The world of cryptocurrencies is characterized by rapid change and extreme volatility. The moods of active crypto players swing in keeping with the surprising fluctuations of coin values. Our office has met with dozens of such clients, and in recent months with quite a number of groups who are at various stages of ICOs (Initial Coin Offering) or TGEs (Token Generation Event) (hereinafter “ICO” or “token offering”). The business environment and the legal environment faced by investor groups wishing to perform an ICO is quite different from what it was as recently as a year ago, primarily due to advancements in regulation. The securities regulation agencies in Israel and throughout the world have been focusing attention in this area, and the question of whether particular tokens are defined as utilities or securities, as well as many other related legal questions, consume much time and resources of investors.
The Tax Authority issued a circular in March 2018 on the tax ramifications of ICOs. The circular addresses the tax ramifications of issuing utility tokens only, and clarifies the Tax Authority’s position on some issues.
We won’t be focusing on the general legal questions in this short alert; instead we present several areas in which tax issues should be addressed and treated in every ICO.
Country of incorporation of the offering entity
Since the attention of security regulation agencies around the world (including Israel) is focused on these issues, it would be a good idea to select a “user-friendly” country for incorporation of the entity which will be holding the offering. The entity holding the offering is typically a company, but it may also be another kind of entity; a foundation, for example, in the case of an open platform developed for public use and modification. It would be best for the entity holding the offering to be incorporated in a country with a positive general approach to cryptocurrency, and in particular to ICOs.
Countries considered “user-friendly” in this regard today are mainly Gibraltar, Switzerland, Malta, Estonia and Hong Kong. Of course you should take into account the rapid development and frequent changes of attitudes in different countries, and consult with reputable local professional advisors, getting up-to-date information before choosing a country of incorporation.
Structural changes and preparation for an offering
In some cases, carrying out token offerings in “user-friendly” countries of incorporation requires transfer of part or all crypto activity to the offering entity after incorporation, including intellectual property and other rights developed prior to the ICO. It’s important to consider the tax ramifications that such changes may incur in Israel or abroad, and issues such as control and management of that company, various anti-avoidance rules, transfer pricing principles, etc.
Sometimes, in cases where the company or concern is engaged in ordinary business activity, it may be necessary to transfer the real activity of the company to the foreign issuing entity, or to give it rights to use the transferred assets, typically in cases where in parallel to developing a crypto strategy and financial framework for it, the offering company plans to open up independent real activity based to some extent on its previous activity. In these cases too, it is important to consider the potential tax aspects indicated above.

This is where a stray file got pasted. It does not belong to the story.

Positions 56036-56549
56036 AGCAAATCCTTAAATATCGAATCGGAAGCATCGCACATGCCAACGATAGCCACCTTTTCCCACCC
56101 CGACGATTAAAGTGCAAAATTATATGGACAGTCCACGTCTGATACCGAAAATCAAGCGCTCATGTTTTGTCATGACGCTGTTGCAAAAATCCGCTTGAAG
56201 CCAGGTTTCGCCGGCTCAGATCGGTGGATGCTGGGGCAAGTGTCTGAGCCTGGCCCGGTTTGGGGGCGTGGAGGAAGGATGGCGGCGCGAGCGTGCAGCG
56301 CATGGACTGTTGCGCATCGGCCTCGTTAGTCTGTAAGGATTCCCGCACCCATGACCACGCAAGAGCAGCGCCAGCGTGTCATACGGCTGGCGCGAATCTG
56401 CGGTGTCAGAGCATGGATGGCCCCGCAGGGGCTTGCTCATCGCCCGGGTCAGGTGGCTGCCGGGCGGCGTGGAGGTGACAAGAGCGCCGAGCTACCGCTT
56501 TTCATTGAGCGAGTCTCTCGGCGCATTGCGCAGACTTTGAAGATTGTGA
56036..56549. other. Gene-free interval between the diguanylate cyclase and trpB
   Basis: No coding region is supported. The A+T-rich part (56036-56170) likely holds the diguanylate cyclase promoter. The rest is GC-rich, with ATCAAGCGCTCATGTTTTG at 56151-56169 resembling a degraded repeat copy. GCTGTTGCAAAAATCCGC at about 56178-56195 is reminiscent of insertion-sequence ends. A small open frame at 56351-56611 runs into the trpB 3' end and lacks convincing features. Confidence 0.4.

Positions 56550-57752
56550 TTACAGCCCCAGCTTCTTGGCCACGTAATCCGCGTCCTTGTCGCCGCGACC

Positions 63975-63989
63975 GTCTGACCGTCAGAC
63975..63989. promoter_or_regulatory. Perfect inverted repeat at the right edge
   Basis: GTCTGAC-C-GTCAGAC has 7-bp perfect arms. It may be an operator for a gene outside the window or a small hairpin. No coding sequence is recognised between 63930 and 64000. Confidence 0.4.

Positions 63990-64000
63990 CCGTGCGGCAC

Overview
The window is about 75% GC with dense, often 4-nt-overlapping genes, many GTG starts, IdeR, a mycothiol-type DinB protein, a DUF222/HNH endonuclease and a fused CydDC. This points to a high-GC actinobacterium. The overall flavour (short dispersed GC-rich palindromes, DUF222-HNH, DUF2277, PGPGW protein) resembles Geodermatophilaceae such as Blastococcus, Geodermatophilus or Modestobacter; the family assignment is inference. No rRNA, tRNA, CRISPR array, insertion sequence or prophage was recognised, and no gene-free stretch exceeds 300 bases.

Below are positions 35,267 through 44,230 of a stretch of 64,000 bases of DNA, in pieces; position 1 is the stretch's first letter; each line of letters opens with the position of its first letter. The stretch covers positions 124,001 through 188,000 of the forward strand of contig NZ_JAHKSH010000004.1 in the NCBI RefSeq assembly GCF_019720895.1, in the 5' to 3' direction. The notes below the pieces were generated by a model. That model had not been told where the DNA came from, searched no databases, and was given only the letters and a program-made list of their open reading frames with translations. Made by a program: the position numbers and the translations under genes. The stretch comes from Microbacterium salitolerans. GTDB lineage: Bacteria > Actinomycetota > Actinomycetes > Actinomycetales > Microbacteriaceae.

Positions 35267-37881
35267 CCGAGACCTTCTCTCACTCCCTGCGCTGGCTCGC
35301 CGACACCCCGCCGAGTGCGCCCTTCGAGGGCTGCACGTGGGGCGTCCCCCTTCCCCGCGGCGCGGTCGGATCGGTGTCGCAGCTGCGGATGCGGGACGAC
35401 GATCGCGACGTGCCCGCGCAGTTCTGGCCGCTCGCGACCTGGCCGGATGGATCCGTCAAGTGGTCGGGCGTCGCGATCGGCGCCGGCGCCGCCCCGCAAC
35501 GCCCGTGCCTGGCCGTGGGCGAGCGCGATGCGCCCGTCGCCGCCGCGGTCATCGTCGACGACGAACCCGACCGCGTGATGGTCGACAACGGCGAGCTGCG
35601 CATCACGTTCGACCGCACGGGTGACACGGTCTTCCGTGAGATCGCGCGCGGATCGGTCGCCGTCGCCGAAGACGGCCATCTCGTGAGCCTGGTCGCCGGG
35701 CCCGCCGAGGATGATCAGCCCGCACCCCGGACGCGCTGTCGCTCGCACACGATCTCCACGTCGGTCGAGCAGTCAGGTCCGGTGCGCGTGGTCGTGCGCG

Tax ramifications of token offering for token recipients
Careful attention should be paid to the tax ramifications on employees who receive tokens as part of the offering, as well as on service providers in Israel and abroad and the offering initiators who may also receive tokens, often a significantly large number of them. Issues of quantification and timing of expenditure deductibility at the company level need also be addressed. The Israel Income Tax circular (2018/7) addresses these issues as well, and to some degree allows for employees to defer tax events to the exercise date of the tokens.
Test for eligibility for benefits due to Encouragement of Capital Investment Law (ECIL)
Benefits from ECIL in Israel may be granted to an offering company on revenues derived from ICO “money”, at the time of their recognition in accordance with established rules, as long as it satisfies conditions established by law. Thus, for example, if revenues from sale of a product that a company develops is eligible to benefit from ECIL, it could also benefit from ECIL in the case where the consideration of the offering reflects an obligation to provide a said product. In any event, there can be various and sundry cases regarding revenues and expenditures of the offering company, including R&D, thus applicability of ECIL to each case should be carefully examined.
In most cases, events related to token offerings classified as utility tokens – whether issued directly by an Israeli company or if it undertakes the obligations of the offering entity towards the token owners in parallel with receiving the consideration of the offering – incur VAT liabilities.
In this context it would be necessary to determine whether the company’s obligation to the token holders is a service or a product; if the consideration is received in regular (“fiat”) currency or virtual coins such as Bitcoin or Ethereum; what the residency status of the coin holder is at the time of service or product consumption; etc. These are all factors in the timing and quantification of tax events.
In the past two years our office has been actively involved in cryptocurrency issues and have accumulated a wealth of knowledge and experience in the area. We advise crypto investors, including conducting voluntary disclosure procedures, and we advise and support entities involved in token offerings (ICOs).